The main issue now is their continued use of port 8080 and I still wonder why they chose in the first place over the default HTTP like what most websites use and TestMy has no problem using. Even Ookla’s new HTML5 beta uses port 8080, which leaves it open to traffic prioritisation abuse, i.e. Had they used port 80, this would present a significant challenge for the ISP to manipulate speed test traffic as it would no longer be as simple as giving traffic priority over a certain port number.
Even if the affected ISPs in the article stop prioritising port 8080, who knows what other ISPs are affected and how long the affected ISPs got away with delivering inflated test results, particularly when we identified 4 ISPs (two broadband and two 4G mobile operators) that gave significantly quicker throughput over port 8080 compared to port 80.
Finally, even without any traffic prioritisation or throttling between port numbers, there is one other thing to watch out for - If your ISP hosts a Speedtest server, then there is a good chance it will use that by default unless you manually choose a server to use, in which case the speed test traffic never meets the Internet. Whoops.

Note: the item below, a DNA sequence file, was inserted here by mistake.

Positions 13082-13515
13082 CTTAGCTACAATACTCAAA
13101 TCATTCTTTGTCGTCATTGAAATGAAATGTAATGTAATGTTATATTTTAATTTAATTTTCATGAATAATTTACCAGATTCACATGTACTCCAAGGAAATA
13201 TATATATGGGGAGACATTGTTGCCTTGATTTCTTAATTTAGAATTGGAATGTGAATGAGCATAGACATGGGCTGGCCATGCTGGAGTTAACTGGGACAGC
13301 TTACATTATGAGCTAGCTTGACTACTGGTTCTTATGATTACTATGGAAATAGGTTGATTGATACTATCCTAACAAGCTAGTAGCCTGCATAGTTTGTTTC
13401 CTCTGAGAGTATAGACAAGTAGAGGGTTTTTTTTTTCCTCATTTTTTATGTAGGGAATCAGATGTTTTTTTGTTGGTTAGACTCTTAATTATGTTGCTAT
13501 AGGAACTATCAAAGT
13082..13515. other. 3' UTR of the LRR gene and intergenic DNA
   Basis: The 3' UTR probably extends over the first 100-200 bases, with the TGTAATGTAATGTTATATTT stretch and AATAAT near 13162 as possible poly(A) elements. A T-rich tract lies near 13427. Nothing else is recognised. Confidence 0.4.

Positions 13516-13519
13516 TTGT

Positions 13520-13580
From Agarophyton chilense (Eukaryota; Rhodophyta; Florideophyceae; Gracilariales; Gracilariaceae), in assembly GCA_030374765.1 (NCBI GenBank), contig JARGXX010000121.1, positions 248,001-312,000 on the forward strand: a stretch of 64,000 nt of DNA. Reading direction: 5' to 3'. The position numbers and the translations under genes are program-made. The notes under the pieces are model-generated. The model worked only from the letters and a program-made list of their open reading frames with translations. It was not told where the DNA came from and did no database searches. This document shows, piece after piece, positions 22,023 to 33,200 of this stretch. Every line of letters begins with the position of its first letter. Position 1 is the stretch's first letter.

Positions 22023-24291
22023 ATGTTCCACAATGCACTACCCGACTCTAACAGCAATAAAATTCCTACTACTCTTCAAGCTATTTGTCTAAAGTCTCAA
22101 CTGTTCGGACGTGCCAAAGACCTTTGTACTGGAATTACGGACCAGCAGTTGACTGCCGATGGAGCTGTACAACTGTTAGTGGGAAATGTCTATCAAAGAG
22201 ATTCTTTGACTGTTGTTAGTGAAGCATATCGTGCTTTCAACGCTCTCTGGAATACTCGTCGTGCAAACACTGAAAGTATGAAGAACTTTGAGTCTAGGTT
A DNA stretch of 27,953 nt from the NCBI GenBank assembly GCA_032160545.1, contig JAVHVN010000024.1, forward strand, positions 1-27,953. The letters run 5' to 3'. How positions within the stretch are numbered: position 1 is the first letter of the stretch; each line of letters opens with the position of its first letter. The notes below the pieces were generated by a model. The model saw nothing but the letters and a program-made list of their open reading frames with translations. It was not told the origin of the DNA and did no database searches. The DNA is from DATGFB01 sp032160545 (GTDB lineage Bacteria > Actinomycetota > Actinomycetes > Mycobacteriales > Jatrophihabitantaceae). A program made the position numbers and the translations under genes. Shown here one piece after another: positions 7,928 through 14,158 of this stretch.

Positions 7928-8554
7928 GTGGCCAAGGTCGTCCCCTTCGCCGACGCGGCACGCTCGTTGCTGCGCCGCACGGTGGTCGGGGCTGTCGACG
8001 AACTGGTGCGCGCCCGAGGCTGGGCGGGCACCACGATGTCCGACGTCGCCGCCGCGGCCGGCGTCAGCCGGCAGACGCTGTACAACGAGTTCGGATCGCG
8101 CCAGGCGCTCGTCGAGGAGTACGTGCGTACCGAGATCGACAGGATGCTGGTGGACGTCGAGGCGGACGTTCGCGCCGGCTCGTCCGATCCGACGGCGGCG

On the other hand, it does make a pretty effective tool to see roughly how fast your link is between your network and the ISP itself, particularly if you don’t have access to the link status (e.g. ISP DSL router bridged to the WAN port of another router.) For example, if speedtest.net gives an unusually low result, then there’s a good chance there’s a problem with your router or the link to the ISP, whereas a slow result with TestMy or your own test server indicates one or more congested/slow routers along the route as Xercus pointed out.